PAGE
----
Budget Crunch Forcing Hard Decisions On Pa. Courts
HARRISBURG, Pa. (AP) – The state budget crisis may soon force the court system to make some dramatic changes in how it conducts business.
The courts won’t stop trying criminal defendants or prevent litigants from filing new lawsuits. But a letter sent late last month by Chief Justice Ronald Castille to Gov. Ed Rendell said the judiciary was in a “precarious financial position’’ and asked Rendell to stop nominating judges for vacancies as a cost-saving measure.
Keeping about two dozen judgeships open until next year’s elections could save a few million dollars a year, but that will be only a small step toward coping with state funding expected to be far less than what the courts believe they need to maintain operations.
Among the court systems’ other options are cutting positions, slowing the handling of cases or even shutting down some operations one day each week.
The judiciary depends on the Legislature and governor to determine how much it will get, and its funding level is currently $305 million. The Rendell administration has proposed holding that figure at the current level for the fiscal year that starts July 1.
A flat funding level “is much better than other programs and agencies are doing in this environment,’’ said Rendell press secretary Gary Tuma. “Everybody’s taking a hit, everybody’s bearing a share of the pain.’’
The judiciary says the proposed budget – now passed by the House – is about $30 million too low.
Talks over the coming year’s budget will get under way in earnest next month. But all indications are that money will be continue to be very tight. The odds would be against any sort of broadbased tax increase even if this wasn’t an election year – but it is, and agencies across state government will have to make hard choices.
The issue has probably caused more than a few lawmakers to recall how the state Supreme Court reinstated a pay raise for the judicial branch only after lawmakers had repealed the 2005 law that granted higher salaries to themselves, judges and other high-ranking government officials.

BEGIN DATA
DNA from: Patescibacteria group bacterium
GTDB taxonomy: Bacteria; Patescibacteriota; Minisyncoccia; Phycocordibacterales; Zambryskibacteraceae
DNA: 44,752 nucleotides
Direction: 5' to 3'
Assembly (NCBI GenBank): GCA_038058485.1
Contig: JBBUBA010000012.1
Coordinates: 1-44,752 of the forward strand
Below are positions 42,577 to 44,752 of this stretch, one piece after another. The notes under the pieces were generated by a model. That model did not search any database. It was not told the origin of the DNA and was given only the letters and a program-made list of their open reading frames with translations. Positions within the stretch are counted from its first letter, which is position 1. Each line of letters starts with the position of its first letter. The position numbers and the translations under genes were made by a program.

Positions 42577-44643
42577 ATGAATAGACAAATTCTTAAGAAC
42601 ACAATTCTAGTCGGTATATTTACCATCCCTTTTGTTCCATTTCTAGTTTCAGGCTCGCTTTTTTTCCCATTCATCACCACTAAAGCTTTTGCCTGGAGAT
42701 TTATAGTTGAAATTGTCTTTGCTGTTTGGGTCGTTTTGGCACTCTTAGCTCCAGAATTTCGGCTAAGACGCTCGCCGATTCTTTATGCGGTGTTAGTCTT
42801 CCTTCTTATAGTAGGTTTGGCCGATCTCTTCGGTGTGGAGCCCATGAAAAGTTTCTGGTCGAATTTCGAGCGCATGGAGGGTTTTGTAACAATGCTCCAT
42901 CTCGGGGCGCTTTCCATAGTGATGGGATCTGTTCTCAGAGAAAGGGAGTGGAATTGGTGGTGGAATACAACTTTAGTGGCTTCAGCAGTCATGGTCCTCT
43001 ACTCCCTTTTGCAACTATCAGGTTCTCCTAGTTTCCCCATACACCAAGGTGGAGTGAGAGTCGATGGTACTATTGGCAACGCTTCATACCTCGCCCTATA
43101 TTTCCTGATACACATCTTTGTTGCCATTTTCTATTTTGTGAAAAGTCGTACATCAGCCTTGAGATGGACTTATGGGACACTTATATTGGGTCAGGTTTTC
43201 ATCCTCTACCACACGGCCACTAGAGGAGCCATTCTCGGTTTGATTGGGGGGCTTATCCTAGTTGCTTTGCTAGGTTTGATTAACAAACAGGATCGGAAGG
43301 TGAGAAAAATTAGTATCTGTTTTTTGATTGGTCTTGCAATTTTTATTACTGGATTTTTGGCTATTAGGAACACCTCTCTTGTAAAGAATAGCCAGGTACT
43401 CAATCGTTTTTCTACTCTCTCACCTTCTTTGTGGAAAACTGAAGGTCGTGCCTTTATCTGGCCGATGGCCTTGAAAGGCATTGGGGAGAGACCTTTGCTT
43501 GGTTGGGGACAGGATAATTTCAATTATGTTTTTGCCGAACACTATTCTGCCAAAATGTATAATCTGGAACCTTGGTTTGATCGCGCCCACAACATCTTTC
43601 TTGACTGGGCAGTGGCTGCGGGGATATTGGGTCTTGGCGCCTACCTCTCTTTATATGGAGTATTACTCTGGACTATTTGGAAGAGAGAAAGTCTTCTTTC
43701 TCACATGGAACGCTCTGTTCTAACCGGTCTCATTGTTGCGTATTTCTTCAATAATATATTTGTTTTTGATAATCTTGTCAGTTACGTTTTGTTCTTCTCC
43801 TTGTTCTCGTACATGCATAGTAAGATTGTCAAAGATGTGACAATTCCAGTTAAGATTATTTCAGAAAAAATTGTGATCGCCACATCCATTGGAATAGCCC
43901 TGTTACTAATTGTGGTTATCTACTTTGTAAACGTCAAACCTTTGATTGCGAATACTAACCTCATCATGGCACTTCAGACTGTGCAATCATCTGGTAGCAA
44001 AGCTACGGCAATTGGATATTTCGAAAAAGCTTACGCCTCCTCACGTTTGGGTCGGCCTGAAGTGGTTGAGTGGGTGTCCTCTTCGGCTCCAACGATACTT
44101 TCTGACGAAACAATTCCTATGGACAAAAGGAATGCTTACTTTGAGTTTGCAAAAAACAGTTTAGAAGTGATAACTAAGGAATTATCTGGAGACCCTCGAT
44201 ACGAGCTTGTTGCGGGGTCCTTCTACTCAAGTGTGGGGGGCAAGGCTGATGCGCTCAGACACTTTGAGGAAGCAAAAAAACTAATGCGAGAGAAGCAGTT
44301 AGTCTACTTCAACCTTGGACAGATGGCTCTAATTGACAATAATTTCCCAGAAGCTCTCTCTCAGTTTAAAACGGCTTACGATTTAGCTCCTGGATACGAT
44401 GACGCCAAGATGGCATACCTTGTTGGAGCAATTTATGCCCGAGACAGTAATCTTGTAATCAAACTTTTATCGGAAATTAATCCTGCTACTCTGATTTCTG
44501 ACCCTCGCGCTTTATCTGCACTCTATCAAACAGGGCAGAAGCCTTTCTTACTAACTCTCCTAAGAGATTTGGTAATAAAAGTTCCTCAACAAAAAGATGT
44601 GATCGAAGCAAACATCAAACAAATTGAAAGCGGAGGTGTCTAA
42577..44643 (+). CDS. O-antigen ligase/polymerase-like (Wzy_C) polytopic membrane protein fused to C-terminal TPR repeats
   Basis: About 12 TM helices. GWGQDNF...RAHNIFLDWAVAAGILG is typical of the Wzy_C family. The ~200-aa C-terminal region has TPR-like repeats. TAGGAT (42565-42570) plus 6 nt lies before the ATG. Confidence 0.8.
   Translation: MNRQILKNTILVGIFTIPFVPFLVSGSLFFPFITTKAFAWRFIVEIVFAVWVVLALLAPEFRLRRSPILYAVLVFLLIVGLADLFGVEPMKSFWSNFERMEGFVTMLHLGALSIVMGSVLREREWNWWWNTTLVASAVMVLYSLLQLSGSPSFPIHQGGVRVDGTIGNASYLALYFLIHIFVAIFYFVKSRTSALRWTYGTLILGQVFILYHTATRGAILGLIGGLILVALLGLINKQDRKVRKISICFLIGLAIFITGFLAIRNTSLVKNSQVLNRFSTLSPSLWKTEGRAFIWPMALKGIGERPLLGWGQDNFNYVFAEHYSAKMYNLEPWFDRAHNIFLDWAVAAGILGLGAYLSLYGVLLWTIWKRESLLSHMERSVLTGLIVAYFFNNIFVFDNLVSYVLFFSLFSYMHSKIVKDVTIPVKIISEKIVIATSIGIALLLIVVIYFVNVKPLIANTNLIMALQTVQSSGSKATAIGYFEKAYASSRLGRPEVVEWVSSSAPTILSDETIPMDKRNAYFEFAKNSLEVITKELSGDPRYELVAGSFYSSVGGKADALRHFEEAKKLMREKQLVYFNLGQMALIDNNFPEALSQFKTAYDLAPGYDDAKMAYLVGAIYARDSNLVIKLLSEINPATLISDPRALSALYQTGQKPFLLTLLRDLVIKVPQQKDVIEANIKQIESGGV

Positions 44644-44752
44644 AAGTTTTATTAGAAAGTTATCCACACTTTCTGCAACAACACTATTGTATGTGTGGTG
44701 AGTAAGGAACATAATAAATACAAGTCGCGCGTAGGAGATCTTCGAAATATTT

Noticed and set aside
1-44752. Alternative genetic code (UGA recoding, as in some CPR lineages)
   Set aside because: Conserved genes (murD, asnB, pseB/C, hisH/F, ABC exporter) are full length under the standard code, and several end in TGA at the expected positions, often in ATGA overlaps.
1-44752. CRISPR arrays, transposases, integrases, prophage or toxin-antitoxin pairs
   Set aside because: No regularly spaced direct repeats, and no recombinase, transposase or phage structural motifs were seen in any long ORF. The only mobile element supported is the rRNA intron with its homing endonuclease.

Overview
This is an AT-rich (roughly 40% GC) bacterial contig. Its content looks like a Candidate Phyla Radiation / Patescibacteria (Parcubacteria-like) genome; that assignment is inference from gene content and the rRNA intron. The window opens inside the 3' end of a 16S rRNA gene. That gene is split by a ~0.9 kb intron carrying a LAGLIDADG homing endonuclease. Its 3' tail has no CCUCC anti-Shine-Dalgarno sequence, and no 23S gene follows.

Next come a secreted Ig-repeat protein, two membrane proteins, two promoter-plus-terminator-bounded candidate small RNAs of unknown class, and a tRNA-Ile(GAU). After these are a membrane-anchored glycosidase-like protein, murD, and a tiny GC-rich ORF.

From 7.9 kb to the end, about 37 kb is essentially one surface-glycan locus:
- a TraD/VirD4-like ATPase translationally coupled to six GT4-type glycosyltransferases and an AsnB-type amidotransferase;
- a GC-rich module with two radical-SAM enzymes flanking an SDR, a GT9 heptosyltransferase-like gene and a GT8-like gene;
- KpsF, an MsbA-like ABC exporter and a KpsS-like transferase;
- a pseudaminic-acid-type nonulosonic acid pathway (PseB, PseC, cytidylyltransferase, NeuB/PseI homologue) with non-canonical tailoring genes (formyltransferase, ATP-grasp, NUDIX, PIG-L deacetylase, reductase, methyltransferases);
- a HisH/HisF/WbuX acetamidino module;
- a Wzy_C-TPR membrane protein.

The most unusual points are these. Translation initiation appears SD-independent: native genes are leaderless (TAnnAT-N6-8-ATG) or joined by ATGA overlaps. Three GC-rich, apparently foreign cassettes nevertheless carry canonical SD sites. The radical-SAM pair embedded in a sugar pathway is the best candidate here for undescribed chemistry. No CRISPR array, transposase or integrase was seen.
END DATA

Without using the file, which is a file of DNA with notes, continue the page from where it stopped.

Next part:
Resentment over the pay raise ruling “has lingered since the day we decided the case, and it still lingers, I believe,’’ Castille said. “The Legislature, they’re angry, but a lot of them are gone and it’s water under the dam.’’
Castille said the state constitution requires adequate funding for the court system, and he believes it is the courts – not the General Assembly or the governor – that ought to be determining how much money represents adequate funding.
“All of these elected officials are sworn to uphold the constitution,’’ Castille said. “They want to violate that oath, that’s up to them. They may be paid back during the election process by the citizens.’’
He said county judges will struggle with mounting caseloads while vacancies remain unfilled and there is less money for senior judges to take up the slack.
“When they have a whole judgeship that’s empty for a year and a half, they’re going to realize the situation,’’ Castille said. “Maybe they’ll talk to their legislators and say, ‘Hey, this is a situation you and the governor put us in.’’’
Could that pressure prompt the Legislature to raise taxes or cut other governmental functions to send more money the court’s way? That’s just one of the many reasons to think that this year’s budget process could extend well beyond the July 1 deadline.